The trophic relationships between plants and herbivorous insects comprise one of the ecologically and economically most relevant biotic interactions worldwide. Deciphering the ecological mechanisms that govern these relationships enables us to better understand the organization of biodiversity and its consequences for ecosystem functioning. Host plant diversity is known to be a major trigger of insect diversity, but it remains poorly understood why individual host plants of the same species differ – sometimes quite extensively - in the herbivore communities they sustain and the damages they suffer. KOMODOH investigates fine-scale variation in insect herbivores and their impact upon a major European forest tree, Pedunculate oak (Quercus robur). Specifically, I will examine whether the insect communities associated with individual oak trees are primarily governed by intrinsic (tree phenotype and genetic relatedness) or extrinsic (ecological neighbourhood) drivers. KOMODOH mobilizes various advanced study approaches and methodologies for its ecological research, including high-throughput molecular barcoding of insect species, SNP genotyping of oak trees and a cutting-edge analysis of secondary plant metabolites. The proposed research will greatly enlarge and diversify my expertise in plant-animal interactions, community ecology, entomology, genetics and metabolomics, providing me with a unique combination of skills that will strongly enhance my future career perspectives as researcher in ecology.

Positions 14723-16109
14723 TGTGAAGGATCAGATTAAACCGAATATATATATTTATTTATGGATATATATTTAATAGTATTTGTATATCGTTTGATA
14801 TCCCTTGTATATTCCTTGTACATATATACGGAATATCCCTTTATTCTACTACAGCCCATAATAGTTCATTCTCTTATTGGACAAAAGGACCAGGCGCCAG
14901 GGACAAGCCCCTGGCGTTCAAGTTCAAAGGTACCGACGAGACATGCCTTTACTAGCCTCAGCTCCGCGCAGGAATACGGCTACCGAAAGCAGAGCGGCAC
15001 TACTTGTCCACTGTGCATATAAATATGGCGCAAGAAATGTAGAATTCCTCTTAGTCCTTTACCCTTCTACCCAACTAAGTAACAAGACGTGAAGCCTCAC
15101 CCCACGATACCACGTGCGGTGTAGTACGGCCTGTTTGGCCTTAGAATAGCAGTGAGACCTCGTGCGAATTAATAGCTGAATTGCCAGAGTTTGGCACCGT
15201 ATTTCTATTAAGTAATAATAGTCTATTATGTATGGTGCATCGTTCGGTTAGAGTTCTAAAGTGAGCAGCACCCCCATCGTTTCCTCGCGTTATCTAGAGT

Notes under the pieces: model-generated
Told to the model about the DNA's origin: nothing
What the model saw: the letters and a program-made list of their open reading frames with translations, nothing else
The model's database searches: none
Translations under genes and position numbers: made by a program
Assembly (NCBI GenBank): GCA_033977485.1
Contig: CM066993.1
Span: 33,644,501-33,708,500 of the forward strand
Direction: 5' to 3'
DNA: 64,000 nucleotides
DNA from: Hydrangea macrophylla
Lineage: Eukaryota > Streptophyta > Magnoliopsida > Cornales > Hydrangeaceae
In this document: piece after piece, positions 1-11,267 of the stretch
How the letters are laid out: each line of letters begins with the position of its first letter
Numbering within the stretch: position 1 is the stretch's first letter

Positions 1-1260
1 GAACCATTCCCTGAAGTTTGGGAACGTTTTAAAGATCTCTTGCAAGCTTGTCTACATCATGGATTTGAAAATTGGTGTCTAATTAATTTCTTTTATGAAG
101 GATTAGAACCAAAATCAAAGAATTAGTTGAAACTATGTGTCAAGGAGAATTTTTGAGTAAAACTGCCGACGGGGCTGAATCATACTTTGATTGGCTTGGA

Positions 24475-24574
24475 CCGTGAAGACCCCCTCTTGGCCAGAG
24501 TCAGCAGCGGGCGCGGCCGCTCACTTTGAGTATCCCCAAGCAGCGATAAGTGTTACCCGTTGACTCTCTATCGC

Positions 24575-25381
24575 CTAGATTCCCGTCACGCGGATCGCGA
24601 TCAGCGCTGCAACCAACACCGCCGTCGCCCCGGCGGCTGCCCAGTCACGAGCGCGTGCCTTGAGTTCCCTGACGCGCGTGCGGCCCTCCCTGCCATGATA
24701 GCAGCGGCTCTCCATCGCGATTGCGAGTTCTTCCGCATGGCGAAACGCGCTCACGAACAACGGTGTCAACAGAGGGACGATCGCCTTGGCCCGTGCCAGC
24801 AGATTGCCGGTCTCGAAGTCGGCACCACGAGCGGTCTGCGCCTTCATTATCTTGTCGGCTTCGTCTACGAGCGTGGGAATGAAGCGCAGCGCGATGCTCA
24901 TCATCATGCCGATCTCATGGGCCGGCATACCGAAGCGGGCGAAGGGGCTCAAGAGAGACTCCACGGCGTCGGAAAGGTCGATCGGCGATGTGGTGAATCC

Field of science
- /natural sciences/biological sciences/zoology/entomology
- /natural sciences/biological sciences/ecology
- /natural sciences/biological sciences/genetics and heredity
Call for proposal
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